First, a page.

Jesus is a true Bridegroom; this is His very nature. His ardent concern is to impart His likeness to His bride so that she too may radiate divine beauty and be adorned with many virtues. He works with specials care, loving care for His bride. He guides her and leads her along paths of chastisement, for this will bring her to where His is. He dreams of the full beauty that shall be hers. He loves her too much to suffer her to have any “spots” or “wrinkles”, because she is His bride. Full of pride and joy, His loving eyes beholds her as though she were perfect. Through the power of His blood He, the Almighty, can bring her to the perfection of divine beauty.
Jesus is a true Bridegroom; this is His very nature. So He stands as a Protector besides His bride. He is intent upon protecting her from all who may want to harm her. He strives on her behalf. To be a bride means that one is no longer alone. It means that one has an intimate partner who lives for his bride, and to do everything that he can for her. So, Jesus, the Bridegroom, lives to do everything for Him bride, to help her in every situation, in every need, in every impossibility. She is no longer alone. Jesus is true Bridegroom; this is His very nature. He is waiting in heaven for the day when His bride will come to Him so that He can be united with her for ever. He seeks her in unending love.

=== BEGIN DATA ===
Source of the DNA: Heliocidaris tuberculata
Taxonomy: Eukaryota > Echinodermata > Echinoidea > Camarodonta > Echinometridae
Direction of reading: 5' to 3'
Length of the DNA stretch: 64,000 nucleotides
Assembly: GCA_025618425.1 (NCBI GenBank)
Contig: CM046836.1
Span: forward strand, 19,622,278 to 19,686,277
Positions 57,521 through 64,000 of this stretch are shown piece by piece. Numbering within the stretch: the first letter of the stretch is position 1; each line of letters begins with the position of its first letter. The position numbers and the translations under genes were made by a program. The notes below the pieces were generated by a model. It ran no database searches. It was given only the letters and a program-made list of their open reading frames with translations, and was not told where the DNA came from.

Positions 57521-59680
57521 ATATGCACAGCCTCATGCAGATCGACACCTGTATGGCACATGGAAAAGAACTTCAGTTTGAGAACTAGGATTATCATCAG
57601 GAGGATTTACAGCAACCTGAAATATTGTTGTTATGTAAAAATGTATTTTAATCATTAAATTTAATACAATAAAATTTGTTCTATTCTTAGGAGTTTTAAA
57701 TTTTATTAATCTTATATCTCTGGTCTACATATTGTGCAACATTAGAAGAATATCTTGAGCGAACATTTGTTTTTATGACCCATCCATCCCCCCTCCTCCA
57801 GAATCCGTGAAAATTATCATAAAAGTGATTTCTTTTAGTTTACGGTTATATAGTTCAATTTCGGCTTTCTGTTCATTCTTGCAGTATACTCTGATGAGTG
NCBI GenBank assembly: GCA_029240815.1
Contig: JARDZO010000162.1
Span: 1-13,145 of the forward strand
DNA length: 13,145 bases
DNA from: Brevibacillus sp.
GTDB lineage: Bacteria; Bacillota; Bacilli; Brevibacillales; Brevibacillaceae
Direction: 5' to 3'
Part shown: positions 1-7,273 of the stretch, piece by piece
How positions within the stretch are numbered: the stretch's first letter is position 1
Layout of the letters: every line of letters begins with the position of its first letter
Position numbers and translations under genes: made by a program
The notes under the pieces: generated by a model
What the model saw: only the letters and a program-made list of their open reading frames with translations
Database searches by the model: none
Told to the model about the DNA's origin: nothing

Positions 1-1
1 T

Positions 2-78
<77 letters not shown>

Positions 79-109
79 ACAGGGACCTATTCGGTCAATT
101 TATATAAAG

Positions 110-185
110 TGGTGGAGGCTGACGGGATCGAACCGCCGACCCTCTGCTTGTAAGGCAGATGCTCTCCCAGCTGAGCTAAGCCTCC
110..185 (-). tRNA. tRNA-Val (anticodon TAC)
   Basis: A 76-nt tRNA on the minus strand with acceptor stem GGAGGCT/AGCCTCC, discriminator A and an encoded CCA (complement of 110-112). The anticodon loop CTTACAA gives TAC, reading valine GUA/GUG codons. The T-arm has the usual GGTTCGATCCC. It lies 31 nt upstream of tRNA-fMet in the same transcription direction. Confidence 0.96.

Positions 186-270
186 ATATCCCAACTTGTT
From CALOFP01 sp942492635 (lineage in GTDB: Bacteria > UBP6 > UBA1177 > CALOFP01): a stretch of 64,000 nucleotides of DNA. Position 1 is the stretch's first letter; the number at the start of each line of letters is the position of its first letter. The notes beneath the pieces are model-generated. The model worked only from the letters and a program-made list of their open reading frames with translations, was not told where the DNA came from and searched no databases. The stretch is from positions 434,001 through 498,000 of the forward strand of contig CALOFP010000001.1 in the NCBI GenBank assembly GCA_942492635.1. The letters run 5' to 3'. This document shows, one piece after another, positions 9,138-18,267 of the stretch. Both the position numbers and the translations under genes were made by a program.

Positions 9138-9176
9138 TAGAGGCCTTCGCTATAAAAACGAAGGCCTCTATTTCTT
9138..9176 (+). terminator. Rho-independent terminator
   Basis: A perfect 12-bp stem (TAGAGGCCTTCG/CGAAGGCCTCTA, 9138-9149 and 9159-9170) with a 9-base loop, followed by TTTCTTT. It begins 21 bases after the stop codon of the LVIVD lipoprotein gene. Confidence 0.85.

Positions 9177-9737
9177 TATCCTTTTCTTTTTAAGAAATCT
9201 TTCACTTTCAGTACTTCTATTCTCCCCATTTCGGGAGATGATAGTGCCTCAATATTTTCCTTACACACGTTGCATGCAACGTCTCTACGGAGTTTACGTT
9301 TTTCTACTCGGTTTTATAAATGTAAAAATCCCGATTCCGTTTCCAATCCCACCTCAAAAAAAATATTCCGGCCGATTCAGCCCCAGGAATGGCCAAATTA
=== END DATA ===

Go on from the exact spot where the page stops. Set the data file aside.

I will betroth you to Me forever; I will betroth you to Me in righteousness and in justice, In steadfast love, and in mercy. I will betroth you to Me in faithfulness; And you shall know the Lord. (Hosea 2:19-20).
Basilea Schlink was a German writer (1904-2001) and co-founder of the Evangelical Sisterhood of Mary.
Posted in Featured Articles, Revival & Prayer Tagged with: bridal paradigm, bride, bridegroom, Jesus, Mary, Public Domain: Basilea Schlink, religion, suffering
“For I am not ashamed of the gospel, for it is the power of God…”